This day consisted of a review of the important endocrine (hormonal) therapy data that was presented the day before. This laid the groundwork for new guidelines to be put in place regarding the treatment of hormone receptor positive breast cancer patients. The long and short of it was really that options for endocrine therapy in both pre-and post-menopausal women need to be individualized based on the patient’s age at diagnosis, risk factors for aggressive disease and other medical issues that might make one regimen more favorable over another.
There was also some new data presented regarding the use of a Ductal Carcinoma In Situ (DCIS) Recurrence Score developed by Genomic Health, the company that developed Oncotype DX. The DCIS Score was developed to distinguish patients in the DCIS population who might be at low risk of local recurrence. Based on this better prognosis, they are suggesting that these women may not need radiation after surgery, as is commonly offered to most patients with DCIS. The study looked at 571 women with DCIS who underwent breast-conserving surgery alone over the course of 9 years. The DCIS Score was run on their surgical specimen and was categorized as low, intermediate or high risk. The study found that the DCIS Score was able to predict which groups had a higher risk of local recurrence for DCIS (5.4% for the low risk group, 14.1% for the intermediate group and 13.7% for the high risk group) and for invasive cancer (8.0% for the low risk group, 20.9% for the intermediate group and 15.5% for the high risk group). Interestingly, the DCIS Score was not as good at differentiating intermediate risk from high risk, thus, the company may decide to make the score have either “low” or “high” results, without the intermediate.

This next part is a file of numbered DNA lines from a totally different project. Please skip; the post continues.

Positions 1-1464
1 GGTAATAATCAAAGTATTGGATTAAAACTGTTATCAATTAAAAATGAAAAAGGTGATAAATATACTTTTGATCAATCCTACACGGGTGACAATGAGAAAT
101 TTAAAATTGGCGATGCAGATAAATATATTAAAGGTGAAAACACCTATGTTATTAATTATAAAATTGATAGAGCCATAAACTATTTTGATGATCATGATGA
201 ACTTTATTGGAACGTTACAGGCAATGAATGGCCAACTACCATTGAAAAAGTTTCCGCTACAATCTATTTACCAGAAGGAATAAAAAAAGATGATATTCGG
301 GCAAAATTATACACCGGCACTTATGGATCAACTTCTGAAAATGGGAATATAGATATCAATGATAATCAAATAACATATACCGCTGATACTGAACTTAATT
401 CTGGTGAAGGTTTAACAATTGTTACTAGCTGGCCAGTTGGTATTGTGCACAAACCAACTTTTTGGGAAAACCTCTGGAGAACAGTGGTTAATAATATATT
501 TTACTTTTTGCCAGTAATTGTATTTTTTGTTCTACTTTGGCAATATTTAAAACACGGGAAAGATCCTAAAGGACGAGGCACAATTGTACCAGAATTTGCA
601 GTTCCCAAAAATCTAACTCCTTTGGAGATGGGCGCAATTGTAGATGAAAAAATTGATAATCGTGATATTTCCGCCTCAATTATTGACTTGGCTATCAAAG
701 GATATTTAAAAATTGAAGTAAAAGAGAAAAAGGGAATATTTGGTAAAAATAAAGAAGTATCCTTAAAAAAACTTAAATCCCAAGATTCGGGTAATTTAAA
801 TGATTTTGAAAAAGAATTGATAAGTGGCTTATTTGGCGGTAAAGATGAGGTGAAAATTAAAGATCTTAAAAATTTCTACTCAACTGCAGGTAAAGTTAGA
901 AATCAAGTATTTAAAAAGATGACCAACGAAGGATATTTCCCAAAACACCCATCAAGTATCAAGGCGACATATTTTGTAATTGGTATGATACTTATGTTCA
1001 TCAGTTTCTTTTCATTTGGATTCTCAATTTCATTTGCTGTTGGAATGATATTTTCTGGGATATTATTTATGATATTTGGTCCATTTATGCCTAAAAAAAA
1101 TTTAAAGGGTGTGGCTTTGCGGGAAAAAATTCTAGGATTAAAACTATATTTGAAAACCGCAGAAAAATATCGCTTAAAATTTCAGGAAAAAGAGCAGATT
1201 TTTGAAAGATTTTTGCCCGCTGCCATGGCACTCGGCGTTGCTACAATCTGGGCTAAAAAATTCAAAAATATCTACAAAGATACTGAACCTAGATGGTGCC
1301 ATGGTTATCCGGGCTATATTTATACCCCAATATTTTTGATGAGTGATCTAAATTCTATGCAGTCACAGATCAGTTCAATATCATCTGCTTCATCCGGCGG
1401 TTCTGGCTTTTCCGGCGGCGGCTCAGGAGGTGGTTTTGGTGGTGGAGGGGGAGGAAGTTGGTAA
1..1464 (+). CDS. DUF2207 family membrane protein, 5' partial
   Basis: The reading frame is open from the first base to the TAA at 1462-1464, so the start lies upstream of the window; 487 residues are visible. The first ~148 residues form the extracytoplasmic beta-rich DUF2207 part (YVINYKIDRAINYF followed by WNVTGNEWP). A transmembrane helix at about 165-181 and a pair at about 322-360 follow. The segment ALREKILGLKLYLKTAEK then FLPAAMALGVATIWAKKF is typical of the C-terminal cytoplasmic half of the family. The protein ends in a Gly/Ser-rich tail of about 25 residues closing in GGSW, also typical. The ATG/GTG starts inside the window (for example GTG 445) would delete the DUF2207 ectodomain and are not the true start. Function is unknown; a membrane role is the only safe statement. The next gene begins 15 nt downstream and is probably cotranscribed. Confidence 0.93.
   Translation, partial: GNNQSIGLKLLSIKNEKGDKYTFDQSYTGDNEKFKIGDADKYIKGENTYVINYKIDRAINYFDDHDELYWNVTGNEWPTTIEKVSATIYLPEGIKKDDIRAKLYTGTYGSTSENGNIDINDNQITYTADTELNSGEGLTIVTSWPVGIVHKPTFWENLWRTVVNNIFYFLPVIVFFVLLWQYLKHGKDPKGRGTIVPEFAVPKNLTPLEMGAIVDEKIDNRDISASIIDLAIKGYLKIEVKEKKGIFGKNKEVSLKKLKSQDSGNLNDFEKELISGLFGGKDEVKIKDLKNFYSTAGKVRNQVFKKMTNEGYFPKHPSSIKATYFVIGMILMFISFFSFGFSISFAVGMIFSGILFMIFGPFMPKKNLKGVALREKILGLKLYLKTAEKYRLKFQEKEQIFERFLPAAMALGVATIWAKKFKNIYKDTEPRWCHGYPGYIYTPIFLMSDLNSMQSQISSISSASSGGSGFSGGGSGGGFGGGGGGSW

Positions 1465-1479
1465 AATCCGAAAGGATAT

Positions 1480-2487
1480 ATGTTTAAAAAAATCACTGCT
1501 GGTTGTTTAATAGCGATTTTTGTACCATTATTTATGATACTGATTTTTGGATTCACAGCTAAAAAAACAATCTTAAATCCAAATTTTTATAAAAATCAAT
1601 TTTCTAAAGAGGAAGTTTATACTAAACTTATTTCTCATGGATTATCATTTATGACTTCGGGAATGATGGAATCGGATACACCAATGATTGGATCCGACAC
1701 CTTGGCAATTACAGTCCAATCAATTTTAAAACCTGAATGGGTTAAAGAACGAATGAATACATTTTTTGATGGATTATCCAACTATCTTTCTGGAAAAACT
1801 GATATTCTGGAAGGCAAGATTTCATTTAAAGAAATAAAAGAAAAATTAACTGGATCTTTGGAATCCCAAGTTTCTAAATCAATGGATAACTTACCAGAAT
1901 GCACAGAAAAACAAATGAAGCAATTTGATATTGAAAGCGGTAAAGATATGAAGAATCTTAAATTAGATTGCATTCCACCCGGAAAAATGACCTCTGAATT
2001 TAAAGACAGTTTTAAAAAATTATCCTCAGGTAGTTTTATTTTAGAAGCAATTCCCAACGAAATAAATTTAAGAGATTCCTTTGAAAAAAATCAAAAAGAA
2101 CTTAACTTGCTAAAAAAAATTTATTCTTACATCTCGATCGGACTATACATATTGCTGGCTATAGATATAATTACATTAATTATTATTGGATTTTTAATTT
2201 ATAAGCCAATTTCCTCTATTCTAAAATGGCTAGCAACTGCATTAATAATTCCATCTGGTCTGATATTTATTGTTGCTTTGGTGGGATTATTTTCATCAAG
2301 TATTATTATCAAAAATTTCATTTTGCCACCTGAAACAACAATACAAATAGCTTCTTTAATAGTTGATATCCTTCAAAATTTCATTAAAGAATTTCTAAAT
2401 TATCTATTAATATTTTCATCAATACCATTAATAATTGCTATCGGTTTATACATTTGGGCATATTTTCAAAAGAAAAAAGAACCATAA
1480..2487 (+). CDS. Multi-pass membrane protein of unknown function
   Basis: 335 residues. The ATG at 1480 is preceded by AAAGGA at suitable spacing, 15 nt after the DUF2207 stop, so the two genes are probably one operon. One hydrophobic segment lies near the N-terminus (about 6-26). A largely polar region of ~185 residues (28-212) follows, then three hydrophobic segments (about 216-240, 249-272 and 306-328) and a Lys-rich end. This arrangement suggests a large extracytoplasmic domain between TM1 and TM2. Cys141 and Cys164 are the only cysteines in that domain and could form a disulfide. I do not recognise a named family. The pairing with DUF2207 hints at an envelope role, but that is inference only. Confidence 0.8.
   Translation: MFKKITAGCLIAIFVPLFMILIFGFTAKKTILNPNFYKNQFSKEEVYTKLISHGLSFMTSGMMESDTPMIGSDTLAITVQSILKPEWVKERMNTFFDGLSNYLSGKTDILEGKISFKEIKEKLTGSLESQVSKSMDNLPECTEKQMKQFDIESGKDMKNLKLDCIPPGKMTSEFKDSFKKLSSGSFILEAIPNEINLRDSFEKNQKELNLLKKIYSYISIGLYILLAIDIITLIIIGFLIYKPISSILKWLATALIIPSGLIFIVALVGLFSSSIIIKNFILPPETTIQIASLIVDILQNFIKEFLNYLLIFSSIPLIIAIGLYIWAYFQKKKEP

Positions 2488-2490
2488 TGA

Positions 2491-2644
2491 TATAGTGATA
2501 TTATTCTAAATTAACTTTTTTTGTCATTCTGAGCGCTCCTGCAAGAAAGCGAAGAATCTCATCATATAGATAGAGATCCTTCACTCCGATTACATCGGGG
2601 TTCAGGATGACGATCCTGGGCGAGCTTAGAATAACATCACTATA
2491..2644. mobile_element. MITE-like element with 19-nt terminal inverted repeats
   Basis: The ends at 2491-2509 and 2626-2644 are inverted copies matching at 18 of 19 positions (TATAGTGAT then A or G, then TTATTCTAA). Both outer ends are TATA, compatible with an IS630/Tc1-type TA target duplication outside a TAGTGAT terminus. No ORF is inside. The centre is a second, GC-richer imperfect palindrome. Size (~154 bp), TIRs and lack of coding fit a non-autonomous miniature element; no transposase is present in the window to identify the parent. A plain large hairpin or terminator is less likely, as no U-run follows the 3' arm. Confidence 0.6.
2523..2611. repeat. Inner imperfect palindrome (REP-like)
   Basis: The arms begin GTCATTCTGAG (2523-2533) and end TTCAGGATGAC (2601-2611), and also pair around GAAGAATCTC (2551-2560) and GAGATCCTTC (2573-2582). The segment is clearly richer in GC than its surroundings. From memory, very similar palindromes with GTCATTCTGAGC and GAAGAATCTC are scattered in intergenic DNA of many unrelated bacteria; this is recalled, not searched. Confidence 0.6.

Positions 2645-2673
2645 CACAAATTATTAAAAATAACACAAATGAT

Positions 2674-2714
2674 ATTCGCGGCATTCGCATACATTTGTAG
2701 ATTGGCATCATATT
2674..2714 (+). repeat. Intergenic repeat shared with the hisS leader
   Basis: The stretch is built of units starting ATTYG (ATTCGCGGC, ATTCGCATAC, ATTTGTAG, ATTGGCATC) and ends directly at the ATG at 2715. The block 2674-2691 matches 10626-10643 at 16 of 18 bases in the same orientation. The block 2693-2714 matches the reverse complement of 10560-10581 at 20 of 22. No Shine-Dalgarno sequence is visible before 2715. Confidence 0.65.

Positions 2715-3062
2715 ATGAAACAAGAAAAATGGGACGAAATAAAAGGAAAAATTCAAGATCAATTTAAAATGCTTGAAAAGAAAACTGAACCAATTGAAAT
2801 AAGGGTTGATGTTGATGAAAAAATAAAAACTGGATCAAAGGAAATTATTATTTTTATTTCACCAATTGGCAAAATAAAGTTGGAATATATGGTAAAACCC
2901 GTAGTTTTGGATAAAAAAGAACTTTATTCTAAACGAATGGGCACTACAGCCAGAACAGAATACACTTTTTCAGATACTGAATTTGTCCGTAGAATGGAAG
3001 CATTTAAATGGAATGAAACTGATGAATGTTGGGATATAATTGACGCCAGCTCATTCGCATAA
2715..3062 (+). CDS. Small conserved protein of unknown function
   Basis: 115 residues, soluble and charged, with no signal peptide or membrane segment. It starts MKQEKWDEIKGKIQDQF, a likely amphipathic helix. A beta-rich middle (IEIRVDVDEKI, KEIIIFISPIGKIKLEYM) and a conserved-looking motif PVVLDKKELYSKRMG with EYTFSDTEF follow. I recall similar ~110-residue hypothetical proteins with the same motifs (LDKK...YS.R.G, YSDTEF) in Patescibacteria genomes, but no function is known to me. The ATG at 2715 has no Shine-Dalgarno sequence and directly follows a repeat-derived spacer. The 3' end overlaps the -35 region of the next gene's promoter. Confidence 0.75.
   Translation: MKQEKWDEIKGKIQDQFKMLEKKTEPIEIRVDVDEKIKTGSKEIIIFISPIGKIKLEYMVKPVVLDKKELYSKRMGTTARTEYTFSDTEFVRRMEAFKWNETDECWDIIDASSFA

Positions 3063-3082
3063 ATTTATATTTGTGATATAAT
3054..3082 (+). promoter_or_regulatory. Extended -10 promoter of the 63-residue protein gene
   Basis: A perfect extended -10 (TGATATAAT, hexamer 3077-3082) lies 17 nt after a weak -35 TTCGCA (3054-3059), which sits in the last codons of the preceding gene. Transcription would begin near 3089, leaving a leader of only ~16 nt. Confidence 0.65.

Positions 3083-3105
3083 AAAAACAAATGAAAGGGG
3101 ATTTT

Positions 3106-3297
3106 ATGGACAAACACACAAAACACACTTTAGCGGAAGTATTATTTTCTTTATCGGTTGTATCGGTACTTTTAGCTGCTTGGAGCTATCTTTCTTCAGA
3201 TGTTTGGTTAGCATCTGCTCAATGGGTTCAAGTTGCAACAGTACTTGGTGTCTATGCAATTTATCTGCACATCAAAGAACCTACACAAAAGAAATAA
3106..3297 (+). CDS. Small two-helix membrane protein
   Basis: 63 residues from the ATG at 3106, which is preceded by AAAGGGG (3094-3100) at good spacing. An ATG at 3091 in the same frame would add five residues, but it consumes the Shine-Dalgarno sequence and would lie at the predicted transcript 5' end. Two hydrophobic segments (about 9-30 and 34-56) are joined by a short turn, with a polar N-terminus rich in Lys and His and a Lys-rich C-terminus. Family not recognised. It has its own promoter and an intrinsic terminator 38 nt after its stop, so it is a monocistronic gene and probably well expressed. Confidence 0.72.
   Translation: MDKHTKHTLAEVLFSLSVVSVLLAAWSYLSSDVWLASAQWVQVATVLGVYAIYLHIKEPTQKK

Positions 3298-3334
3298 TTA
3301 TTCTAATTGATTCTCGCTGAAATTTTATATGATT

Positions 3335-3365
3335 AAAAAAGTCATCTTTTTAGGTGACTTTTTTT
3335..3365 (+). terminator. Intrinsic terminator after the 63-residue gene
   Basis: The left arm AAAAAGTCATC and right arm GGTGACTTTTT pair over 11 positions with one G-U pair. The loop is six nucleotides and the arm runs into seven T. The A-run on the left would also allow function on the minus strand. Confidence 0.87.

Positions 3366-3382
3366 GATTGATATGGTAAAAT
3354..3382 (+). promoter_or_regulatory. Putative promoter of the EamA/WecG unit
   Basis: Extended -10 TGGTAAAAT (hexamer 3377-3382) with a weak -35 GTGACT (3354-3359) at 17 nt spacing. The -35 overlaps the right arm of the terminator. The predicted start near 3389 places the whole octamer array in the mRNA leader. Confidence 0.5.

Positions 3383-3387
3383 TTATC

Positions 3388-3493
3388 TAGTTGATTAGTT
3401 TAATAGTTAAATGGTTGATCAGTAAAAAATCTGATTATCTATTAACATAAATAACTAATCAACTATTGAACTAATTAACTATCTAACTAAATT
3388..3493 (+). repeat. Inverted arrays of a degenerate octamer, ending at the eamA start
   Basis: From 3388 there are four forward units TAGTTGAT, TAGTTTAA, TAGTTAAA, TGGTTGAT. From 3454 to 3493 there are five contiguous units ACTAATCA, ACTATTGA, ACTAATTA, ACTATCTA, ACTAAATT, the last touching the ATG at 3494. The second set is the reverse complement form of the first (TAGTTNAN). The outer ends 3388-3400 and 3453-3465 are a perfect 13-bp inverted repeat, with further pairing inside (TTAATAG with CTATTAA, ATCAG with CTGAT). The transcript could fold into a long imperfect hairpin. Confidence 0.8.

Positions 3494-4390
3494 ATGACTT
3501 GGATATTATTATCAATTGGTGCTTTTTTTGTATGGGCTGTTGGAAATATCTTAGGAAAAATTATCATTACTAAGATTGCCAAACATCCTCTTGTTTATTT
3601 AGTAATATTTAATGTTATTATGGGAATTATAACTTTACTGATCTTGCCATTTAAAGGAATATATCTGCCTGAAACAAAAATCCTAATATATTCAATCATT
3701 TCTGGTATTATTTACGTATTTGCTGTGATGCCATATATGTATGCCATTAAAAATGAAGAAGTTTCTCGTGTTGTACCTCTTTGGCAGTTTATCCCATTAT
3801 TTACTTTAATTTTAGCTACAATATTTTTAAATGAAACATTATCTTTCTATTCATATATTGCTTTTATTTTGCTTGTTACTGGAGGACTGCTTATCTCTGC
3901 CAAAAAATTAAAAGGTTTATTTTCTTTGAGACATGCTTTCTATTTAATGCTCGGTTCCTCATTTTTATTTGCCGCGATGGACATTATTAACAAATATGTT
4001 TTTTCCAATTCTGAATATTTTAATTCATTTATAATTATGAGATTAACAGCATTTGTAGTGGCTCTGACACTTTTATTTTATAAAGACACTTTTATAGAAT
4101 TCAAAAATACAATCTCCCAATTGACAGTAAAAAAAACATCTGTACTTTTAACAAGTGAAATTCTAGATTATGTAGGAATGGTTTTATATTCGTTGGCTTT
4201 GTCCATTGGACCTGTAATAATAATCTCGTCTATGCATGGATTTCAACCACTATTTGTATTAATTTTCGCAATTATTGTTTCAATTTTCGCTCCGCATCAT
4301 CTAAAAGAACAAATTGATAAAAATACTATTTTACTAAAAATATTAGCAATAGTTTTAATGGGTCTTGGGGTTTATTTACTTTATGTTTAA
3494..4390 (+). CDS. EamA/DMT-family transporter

Either way, this may be another tool we can use in the future to help minimize exposure of women to unnecessary therapy. However, we are still waiting on important data that includes patients who have been treated with radiation therapy to see if radiation makes a difference in those with low and/or high risk scores. This information is essential for determining if the DCIS Score is not only good at telling us information on prognosis but will also provide information on who benefits from different types of therapy, particularly radiation therapy. Until this data is presented, I believe most breast specialists will not be using this test routinely in practice.
There was a whole lot more interesting data presented at San Antonio this year…to be continued in my newsletter. Please sign up to get all these and more updates via the Contact page.